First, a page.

Study: Texas school reopenings led to ‘substantial’ COVID spread

Community COVID rates were already high when many schools reopened last fall, researchers determined
By: | May 14, 2021
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Many experts have touted the limited spread of COVID in public schools, but one study appears to have identified the opposite phenomenon in Texas.

Researchers at the University of Kentucky tracked 43,000 additional COVID cases and 800 deaths during the first two months of in-person learning in Texas last fall.

These cases accounted for 12% of the state’s total and 17% of its deaths during the eight weeks after reopening, according to the study, “School Reopenings, Mobility, and COVID-19 Spread: Evidence from Texas,” published by the university’s Institute for the Study of Free Enterprise and the National Bureau of Economic Research.

“While previous research from the Centers for Disease Control suggested schools can open safely if community spread is low and mitigation protocols are followed, this does not necessarily mean that schools will open safely,” said Charles Courtemanche, an associate professor of economics and the director of the Institute for the Study of Free Enterprise.

“Our research suggests that school openings can lead to substantial COVID-19 spread—in at least some cases,” Courtemanche said.

In searching for explanations, researchers determined spread was already high in Texas communities where and when schools brought students back. Also, social distancing was difficult in the many buildings that reopened with nearly full in-person attendance, the researchers said.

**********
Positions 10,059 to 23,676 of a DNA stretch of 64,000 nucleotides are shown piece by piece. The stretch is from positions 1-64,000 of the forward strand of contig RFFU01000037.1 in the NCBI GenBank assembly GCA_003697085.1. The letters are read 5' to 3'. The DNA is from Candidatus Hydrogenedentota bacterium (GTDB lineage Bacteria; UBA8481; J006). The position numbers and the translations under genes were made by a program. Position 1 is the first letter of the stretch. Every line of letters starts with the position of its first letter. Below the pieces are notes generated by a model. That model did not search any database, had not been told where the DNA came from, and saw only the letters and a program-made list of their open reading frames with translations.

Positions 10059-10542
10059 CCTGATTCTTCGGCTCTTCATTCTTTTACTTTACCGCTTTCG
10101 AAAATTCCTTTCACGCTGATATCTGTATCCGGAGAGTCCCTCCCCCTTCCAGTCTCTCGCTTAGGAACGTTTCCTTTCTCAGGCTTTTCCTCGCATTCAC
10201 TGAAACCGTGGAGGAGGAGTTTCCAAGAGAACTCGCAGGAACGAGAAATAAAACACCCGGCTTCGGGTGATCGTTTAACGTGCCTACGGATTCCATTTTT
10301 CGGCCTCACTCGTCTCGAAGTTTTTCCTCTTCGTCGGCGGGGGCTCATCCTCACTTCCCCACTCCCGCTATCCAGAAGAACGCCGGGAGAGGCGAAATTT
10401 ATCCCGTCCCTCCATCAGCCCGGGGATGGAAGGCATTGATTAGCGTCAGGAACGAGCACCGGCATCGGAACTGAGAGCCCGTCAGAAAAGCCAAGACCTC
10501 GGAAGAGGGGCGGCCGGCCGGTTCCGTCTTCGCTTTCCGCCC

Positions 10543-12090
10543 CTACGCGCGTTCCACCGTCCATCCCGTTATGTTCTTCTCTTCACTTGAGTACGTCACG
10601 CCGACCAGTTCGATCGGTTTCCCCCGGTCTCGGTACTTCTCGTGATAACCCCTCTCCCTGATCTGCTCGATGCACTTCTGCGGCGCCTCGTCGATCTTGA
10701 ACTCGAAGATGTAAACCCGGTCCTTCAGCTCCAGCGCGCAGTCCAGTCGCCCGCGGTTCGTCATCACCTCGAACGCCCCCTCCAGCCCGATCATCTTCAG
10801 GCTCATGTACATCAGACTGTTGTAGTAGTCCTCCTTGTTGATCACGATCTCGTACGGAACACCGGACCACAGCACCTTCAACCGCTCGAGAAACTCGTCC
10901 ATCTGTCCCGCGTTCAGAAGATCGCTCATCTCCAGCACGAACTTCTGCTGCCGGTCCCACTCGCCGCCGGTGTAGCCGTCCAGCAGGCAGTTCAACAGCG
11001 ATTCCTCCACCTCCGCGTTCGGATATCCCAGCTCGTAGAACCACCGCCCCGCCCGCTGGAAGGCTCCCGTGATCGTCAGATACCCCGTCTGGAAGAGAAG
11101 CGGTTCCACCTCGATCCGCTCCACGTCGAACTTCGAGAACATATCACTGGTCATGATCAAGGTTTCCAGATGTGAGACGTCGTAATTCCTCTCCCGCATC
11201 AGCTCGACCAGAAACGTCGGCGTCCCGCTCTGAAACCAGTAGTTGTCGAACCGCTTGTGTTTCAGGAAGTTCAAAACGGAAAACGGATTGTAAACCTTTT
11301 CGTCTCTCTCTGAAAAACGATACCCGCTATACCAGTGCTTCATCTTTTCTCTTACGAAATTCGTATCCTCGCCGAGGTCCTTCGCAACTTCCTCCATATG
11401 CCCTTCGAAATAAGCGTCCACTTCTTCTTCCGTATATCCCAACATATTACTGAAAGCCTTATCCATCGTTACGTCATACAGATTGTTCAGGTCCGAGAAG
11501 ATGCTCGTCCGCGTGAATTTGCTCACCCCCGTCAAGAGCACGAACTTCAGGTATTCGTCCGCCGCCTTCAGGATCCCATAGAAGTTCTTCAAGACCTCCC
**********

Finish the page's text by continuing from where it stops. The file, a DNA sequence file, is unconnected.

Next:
Adults who returned to work and began interacting more with each other last fall may also have played a role in the spread, the study says.

Cellphone-based mobility data showed adults in neighborhoods with large numbers of school-age children began spending an additional 30 minutes outside their homes as schools reopened.


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“What is often overlooked in the debate around school openings is that schools could both have direct and indirect effects of COVID-19 spread,” Aaron Yelowitz, a professor of economics, said. “Our analysis suggests that a return to in-person schooling also led to increases in both returning to in-person work and outside-of-home leisure activities by parents.”

Despite increasing vaccination rates in Texas, further COVID prevention strategies should extend beyond schools, study co-author Ron Zimmer said.

“Because changes in adult behavior likely led to increased COVID-19 spread, any mitigation strategy associated with school opening needs to consider changes in adult behaviors as well,” Zimmer said.

“The study just provides one piece of evidence, and the results of increased spread needs to be weighed against the possible significant benefits of increased learning and social and emotional development among children from opening schools,” Zimmer said.